(TNS)—October is National Indoor Air Quality Month, so I thought I would share a few thoughts from Broan Nu-Tone, a manufacturer of home-ventilation products.
Of course, it’s a good idea to spend the entire year in a clean-air environment. For those with allergies, that’s especially true.
A member of my family once had a violent reaction to packaging in which some kitchen cabinets arrived. We believe the adverse reaction was chemical-based, so it’s good to keep track of those levels.
When you use household cleaners, be mindful of harmful chemicals that circulate into the air you breathe. To be safe, open a window during and after using these products.
Keep humidity levels (and potential mold and mildew) in check, particularly in bathrooms and kitchens, where moisture builds up throughout the year.
Test the effectiveness of a fan by holding a piece of tissue paper near it. If the fan is removing air properly, the paper will be drawn against the grill and remain there as long as the fan is on.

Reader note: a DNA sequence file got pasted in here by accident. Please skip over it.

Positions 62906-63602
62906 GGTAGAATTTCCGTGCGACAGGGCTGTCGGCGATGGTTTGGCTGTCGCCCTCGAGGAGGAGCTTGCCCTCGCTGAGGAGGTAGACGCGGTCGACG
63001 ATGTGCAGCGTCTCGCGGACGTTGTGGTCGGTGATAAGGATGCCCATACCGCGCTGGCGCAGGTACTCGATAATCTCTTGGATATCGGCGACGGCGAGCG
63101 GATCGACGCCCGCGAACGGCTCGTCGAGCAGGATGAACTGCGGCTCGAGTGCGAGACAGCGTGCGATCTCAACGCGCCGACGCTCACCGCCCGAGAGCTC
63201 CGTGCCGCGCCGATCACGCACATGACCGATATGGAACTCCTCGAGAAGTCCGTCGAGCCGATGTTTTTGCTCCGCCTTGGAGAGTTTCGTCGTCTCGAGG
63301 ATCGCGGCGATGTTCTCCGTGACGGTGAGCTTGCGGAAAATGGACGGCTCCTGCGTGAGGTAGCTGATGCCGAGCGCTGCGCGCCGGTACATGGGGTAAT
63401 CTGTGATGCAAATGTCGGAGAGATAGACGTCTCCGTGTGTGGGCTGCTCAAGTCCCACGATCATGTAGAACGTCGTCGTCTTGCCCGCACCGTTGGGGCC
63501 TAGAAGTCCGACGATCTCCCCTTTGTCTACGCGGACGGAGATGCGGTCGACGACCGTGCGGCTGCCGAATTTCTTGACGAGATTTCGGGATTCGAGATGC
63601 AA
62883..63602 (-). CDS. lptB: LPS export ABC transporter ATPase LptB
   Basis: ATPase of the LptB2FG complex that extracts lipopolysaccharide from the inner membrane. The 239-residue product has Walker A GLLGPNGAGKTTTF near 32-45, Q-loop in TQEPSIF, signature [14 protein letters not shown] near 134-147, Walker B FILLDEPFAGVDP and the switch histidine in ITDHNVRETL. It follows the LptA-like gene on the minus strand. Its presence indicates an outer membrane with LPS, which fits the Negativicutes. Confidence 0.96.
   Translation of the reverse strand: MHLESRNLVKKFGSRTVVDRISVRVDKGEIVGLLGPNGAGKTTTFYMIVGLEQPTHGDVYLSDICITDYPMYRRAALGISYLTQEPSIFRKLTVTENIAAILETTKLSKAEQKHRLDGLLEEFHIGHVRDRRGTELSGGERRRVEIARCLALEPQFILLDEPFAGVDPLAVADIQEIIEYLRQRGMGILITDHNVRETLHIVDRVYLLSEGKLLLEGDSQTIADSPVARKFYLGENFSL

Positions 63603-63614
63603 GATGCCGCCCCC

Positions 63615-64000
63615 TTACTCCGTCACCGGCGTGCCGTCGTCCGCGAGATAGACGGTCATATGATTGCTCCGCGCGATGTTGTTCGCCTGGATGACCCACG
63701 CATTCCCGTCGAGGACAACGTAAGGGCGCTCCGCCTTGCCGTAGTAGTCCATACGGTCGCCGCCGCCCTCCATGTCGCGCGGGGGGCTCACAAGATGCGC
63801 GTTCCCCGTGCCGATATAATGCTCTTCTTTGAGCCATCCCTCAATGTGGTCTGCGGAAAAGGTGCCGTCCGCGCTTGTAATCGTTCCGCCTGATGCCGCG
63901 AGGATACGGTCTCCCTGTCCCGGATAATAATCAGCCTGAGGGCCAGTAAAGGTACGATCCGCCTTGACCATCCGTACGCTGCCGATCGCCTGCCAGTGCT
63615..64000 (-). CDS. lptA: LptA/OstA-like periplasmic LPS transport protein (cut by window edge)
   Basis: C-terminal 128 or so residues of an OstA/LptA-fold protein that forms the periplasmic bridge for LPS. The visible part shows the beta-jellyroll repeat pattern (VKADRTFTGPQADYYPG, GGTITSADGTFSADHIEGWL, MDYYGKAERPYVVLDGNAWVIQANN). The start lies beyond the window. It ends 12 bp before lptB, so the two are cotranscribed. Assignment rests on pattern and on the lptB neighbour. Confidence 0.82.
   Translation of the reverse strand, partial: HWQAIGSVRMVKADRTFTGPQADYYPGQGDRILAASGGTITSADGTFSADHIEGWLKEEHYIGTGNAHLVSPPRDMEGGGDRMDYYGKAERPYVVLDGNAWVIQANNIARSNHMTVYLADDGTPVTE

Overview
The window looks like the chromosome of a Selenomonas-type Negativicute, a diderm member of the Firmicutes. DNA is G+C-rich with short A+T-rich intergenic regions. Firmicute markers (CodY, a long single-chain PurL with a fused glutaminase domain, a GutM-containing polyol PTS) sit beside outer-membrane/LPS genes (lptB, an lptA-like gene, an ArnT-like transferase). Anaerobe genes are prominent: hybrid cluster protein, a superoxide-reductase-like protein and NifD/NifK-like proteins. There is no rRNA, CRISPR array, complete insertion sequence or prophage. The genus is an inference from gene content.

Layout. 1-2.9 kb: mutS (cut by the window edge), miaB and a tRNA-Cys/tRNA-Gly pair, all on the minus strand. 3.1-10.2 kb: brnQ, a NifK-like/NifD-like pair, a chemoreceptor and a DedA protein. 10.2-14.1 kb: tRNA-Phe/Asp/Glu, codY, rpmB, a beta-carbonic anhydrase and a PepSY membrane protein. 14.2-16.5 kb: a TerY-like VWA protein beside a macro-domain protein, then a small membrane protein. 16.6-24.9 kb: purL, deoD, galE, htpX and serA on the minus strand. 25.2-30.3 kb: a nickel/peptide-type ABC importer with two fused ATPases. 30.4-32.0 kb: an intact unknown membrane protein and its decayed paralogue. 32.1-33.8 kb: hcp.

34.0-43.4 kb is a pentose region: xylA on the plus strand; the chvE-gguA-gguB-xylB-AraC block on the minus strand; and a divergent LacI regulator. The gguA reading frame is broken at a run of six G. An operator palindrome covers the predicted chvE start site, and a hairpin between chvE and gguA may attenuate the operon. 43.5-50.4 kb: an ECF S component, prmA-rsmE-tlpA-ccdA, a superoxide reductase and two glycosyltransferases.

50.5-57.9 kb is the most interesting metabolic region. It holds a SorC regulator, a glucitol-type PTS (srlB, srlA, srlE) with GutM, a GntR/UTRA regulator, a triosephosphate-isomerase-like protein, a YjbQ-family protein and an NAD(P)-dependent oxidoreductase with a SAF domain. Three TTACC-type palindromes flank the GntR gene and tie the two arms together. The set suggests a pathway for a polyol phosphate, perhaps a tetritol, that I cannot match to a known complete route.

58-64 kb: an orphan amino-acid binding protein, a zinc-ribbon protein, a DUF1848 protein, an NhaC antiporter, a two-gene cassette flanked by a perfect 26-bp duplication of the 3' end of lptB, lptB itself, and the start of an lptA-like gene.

Clear kitchen air after cooking and cleaning. The kitchen is a key source of indoor air pollution, especially with a gas stove, so make sure to use a range hood with an exhaust fan to remove the pollutants created from cooking and preparing meals.
Take care to keep dust and debris at bay. Dust is basically shed skin cells and pet dander. Dust mites feed on those particles and tend to thrive in bedrooms on linens and blankets. Wash linens often in very hot water and replace pillows regularly, or cover existing pillows with antiallergenic covers.
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